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The E-Sylum:  Volume 10, Number 51, December 16, 2007, Article 19

ARTICLE PROFILES WAYNE SAYLES AND STATE DEPARTMENT ANCIENT COIN LAWSUIT

[Dick Johnson forwarded an article from the Kansas City
Star about Wayne Sayles and the lawsuit filed by ancient
coin collectors against the U.S. State Department.  Here
are some excerpts.  -Editor]

Heads, Wayne Sayles is overreacting. Tails, the State
Department is.

Sayles, a south Missouri coin collector and dealer, is
suing the Washington bureaucracy. He insists its unprecedented
decision to restrict imports of ancient coins of Cyprus is
“a major offensive” against collectors like him.

In July, the State Department banned Cypriot coinage dating
from the end of the sixth century B.C. (when Rome was a small
town and the Jews were abducted by the Babylonians) to 235 A.D.

At a ceremony in Washington, Undersecretary of State Nicholas
Burns said the move would help Cyprus battle “those who would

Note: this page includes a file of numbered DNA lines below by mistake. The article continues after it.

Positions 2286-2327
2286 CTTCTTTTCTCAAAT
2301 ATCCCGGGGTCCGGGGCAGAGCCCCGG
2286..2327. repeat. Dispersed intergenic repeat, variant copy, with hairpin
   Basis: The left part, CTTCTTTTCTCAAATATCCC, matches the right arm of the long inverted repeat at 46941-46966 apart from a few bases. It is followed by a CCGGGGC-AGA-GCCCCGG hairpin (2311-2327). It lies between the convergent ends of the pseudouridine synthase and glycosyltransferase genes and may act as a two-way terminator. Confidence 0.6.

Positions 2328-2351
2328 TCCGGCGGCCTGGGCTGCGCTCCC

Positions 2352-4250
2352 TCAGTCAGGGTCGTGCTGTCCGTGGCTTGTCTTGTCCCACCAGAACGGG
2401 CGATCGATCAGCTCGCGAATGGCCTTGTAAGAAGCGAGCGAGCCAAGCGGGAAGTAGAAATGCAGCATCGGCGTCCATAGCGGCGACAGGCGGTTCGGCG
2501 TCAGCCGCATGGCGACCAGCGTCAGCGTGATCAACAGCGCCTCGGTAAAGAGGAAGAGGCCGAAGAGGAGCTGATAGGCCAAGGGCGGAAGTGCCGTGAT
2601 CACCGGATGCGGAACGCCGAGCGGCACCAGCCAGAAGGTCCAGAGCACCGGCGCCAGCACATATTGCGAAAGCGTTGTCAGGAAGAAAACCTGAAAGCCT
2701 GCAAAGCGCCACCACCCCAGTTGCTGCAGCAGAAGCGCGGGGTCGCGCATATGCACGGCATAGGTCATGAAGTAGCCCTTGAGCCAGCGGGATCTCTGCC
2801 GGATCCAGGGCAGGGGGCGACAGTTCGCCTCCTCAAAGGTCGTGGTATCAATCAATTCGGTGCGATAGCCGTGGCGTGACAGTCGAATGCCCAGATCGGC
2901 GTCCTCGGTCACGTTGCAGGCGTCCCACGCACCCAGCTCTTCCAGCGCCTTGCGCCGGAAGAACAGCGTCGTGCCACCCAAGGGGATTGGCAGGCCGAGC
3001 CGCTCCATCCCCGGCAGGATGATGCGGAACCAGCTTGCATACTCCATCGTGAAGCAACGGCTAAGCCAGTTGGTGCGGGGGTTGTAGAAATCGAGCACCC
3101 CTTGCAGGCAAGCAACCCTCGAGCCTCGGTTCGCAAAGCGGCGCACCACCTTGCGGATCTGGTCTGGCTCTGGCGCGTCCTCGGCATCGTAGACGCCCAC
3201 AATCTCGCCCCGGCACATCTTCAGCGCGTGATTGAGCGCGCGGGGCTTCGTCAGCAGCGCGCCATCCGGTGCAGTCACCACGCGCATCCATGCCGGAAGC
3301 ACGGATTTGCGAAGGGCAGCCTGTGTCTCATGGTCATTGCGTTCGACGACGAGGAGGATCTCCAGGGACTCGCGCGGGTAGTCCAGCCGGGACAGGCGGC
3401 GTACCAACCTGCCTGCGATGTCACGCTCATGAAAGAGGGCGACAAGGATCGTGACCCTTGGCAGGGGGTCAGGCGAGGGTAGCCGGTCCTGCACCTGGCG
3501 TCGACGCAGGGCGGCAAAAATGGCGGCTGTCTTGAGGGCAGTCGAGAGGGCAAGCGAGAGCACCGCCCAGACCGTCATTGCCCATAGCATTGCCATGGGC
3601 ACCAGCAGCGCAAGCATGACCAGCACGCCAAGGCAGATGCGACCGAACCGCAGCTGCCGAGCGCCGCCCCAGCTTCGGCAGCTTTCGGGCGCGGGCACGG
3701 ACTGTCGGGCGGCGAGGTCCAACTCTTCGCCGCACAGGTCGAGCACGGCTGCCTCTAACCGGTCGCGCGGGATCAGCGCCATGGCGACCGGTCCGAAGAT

plunder its heritage and seek to sell that heritage illegally.”

Dealers and curators must now worry that the government can
detain any coin that looks Cypriot, which puts the burden on
the importer to prove that an obol or tetradrachm was outside
of Cyprus before the July ban went into effect. Without
documentation or provenance, which most coins lack, coins
could be seized even if they’ve been away for centuries.

Sayles, a Gainesville man who has been collecting for 40 years,
is particularly interested in Roman provincial coins of the
city of Anazarbus in Cilicia, part of what is now southern
Turkey. His wife, Doris, likes to collect coins from the
Phoenician city of Dora on what is now Israel’s coast.

Not a Cypriot coin between them. So why …?

“In a world where globalism is not just a trend but an
irreversible fact of life, how can anyone justify turning
America into an island of prohibition for something as
innocuous as a common coin?” asked Sayles, head of the
Ancient Coin Collectors Guild, an advocacy group for private
collectors and independent scholars that he founded in 2004.

To press his case, Sayles has lined up backing from Sen. Kit
Bond of Missouri. “It’s easy for governments to just say
‘stop everything,’ but that just doesn’t make any sense,”
Vartian said. “Foreign governments, quite correctly, are
worried about people plundering stuff. But they tend to
respond to those things by hitting the fly with the
sledgehammer.”

To read the complete article, see:
http://www.kansascity.com/105/story/394858.html

  Wayne Homren, Editor

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